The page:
cRice vinegar is also a traditional ingredient in Asian stir-fries and accompaniment to sushi. Many common vinegars are too tart to serve as alternatives to rice vinegar without the addition of sugar or water, but other specialty vinegars or citrus juices may be added to most recipes without endangering the flavor.
Apple Cider Vinegar
Apple cider vinegar, made from fermented apple cider, is fruity and mild; it is, therefore, a suitable alternative to rice vinegar in cooked dishes and most marinades. Avoid substituting apple cider vinegar for rice vinegar in dressings and sushi recipes, since it may add an unwanted fruit flavor. Add a pinch of sugar if the dish tastes too tart after you add the apple cider vinegar.
Lime or Lemon Juice
Substitute lime or lemon juice for rice vinegar in marinades, dipping sauces or stir-fry dishes. Citrus juice, like rice vinegar, is acidic, and will therefore help tenderize marinating meats, while the citrus flavor will complement most stir-fry dishes and sauces that call for rice vinegar.
White vinegar, which is made from a grain-alcohol mixture, has a stronger flavor and more pungent aroma than rice vinegar, so you'll have to dilute it if it's all you have to substitute. Use three parts white vinegar and one part water as an alternative to rice vinegar in cooked dishes only; white vinegar is much too harsh to use in most dressings and dips. Add a pinch of sugar if the dish is too tart after you add the white vinegar.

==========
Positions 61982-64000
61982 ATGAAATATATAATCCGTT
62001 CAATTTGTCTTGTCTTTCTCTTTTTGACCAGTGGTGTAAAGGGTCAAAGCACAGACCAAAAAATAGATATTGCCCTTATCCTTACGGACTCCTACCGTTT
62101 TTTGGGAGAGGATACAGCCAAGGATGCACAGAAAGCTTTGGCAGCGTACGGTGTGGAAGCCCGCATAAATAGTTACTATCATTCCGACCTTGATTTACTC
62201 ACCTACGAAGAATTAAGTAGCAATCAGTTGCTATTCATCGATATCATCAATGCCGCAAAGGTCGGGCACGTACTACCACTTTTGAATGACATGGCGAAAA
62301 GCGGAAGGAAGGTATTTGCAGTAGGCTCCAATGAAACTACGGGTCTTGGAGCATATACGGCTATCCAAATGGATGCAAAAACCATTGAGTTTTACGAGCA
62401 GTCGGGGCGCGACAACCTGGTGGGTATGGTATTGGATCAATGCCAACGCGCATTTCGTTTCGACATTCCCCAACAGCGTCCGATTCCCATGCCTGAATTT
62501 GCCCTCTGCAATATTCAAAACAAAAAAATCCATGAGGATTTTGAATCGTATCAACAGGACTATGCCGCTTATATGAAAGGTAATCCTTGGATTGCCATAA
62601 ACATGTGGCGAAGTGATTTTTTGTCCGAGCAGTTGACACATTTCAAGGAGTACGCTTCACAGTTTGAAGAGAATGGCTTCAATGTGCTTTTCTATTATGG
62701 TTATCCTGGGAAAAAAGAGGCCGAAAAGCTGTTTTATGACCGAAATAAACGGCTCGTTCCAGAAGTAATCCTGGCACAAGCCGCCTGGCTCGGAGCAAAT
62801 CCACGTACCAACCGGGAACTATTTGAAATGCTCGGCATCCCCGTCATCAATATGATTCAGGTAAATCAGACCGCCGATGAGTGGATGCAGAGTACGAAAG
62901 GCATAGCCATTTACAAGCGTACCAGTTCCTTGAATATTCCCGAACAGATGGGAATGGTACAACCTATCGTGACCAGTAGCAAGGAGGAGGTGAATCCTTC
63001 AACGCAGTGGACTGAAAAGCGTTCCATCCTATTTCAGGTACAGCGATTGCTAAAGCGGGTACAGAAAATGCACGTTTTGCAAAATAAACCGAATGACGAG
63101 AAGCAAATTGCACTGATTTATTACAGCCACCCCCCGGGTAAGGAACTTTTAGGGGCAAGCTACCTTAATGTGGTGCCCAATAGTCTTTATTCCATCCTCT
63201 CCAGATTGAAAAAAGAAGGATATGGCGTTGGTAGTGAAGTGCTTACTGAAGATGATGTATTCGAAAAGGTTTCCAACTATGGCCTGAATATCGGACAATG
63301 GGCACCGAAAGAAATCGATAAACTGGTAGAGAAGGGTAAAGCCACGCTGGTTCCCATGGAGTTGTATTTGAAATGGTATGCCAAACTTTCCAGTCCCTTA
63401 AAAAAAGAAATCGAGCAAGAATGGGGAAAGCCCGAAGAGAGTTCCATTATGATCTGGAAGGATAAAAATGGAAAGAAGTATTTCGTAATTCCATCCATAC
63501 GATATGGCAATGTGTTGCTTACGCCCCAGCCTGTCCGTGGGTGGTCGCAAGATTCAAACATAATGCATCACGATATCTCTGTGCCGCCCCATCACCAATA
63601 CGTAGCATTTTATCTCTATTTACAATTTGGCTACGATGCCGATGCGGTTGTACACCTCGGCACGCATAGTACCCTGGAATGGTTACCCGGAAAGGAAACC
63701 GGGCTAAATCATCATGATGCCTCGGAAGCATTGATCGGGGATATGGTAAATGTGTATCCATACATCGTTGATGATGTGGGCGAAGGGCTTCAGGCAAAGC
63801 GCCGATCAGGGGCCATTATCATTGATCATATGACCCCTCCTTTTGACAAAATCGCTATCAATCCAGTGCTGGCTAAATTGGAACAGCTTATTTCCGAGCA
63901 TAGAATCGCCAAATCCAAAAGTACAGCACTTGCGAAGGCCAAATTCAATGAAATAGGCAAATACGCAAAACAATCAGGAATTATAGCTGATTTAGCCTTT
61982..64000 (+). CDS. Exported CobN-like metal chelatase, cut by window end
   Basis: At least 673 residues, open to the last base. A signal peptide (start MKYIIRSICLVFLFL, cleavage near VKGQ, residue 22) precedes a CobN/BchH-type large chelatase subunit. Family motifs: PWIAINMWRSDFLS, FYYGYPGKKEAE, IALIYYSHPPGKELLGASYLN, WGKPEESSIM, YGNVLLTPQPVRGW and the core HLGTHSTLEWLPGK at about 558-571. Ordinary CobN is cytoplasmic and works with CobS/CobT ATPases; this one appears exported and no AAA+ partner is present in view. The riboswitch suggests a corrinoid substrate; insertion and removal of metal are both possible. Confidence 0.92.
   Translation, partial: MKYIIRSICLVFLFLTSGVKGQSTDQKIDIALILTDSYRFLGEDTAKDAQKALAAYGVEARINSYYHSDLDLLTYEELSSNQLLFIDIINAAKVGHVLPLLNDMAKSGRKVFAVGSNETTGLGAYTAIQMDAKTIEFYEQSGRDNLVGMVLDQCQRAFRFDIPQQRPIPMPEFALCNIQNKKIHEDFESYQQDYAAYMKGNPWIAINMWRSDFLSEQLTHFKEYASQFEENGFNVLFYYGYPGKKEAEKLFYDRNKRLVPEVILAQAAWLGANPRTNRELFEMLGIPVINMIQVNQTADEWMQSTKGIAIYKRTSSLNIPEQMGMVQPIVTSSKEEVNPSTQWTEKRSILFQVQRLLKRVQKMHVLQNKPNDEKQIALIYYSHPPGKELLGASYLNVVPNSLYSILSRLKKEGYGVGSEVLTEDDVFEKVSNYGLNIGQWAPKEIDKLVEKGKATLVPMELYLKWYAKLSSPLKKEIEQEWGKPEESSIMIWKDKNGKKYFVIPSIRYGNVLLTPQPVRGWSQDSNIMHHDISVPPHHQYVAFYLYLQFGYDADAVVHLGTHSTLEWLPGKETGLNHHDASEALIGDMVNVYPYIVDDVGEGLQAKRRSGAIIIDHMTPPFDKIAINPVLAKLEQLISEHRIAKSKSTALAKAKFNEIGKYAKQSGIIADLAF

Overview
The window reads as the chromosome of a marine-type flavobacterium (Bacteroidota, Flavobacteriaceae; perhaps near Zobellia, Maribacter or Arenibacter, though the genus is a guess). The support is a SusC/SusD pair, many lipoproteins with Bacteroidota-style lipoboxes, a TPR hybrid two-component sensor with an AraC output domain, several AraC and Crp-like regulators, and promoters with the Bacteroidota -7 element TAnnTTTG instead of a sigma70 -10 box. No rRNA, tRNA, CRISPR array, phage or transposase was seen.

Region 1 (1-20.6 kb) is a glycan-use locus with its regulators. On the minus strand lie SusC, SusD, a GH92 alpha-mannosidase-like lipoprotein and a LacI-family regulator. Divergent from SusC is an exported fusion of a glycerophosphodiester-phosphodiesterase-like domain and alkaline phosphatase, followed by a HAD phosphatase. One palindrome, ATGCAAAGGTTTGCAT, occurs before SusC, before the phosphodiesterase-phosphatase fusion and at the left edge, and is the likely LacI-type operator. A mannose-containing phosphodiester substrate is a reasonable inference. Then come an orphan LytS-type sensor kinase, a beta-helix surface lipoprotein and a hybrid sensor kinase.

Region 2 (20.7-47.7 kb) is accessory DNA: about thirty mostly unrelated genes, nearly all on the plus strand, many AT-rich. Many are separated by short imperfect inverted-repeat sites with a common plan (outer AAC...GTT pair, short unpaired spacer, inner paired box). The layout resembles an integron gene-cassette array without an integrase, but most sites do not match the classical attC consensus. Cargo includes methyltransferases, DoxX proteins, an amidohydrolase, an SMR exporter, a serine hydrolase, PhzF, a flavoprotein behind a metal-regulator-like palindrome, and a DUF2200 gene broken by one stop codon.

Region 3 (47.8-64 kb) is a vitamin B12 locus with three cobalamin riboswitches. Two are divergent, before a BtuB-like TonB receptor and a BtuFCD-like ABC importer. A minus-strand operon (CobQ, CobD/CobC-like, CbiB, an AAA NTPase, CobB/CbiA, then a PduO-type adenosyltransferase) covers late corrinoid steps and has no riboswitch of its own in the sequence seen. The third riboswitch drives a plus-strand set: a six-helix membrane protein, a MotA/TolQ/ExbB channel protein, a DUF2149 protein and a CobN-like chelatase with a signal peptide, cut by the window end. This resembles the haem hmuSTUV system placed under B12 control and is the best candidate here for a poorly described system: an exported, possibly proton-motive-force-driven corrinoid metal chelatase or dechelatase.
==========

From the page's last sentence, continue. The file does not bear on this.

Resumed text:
Substitute champagne vinegar for rice vinegar in salad dressings or dipping sauces. Champagne vinegar is extremely mild and won't overwhelm the flavor of the salad ingredients or make a dipping sauce too tart. To make your own Champagne vinegar, pour leftover champagne into a jar and leave it uncovered for approximately three weeks. Screw the top onto the jar and store the vinegar for up to six months in a cool, dark cabinet.
Seasoned Rice Vinegar
Seasoned rice vinegar contains added sugar and salt. You can use it as an alternative to rice vinegar, but you must adjust the other seasonings in the dish so it is not too salty or sweet. Omit additional salt and sugar until you have tasted the dish.
Anika Torrance joined the "Mobile Press-Register" in 1997 as an advertising assistant and quickly moved into the newsroom, where she was a staff writer and copy editor for almost 10 years. She holds a Bachelor's degree with a double major in journalism and history from the University of Southern Mississippi, and completed a Master's degree in English at the University of Alabama in Huntsville.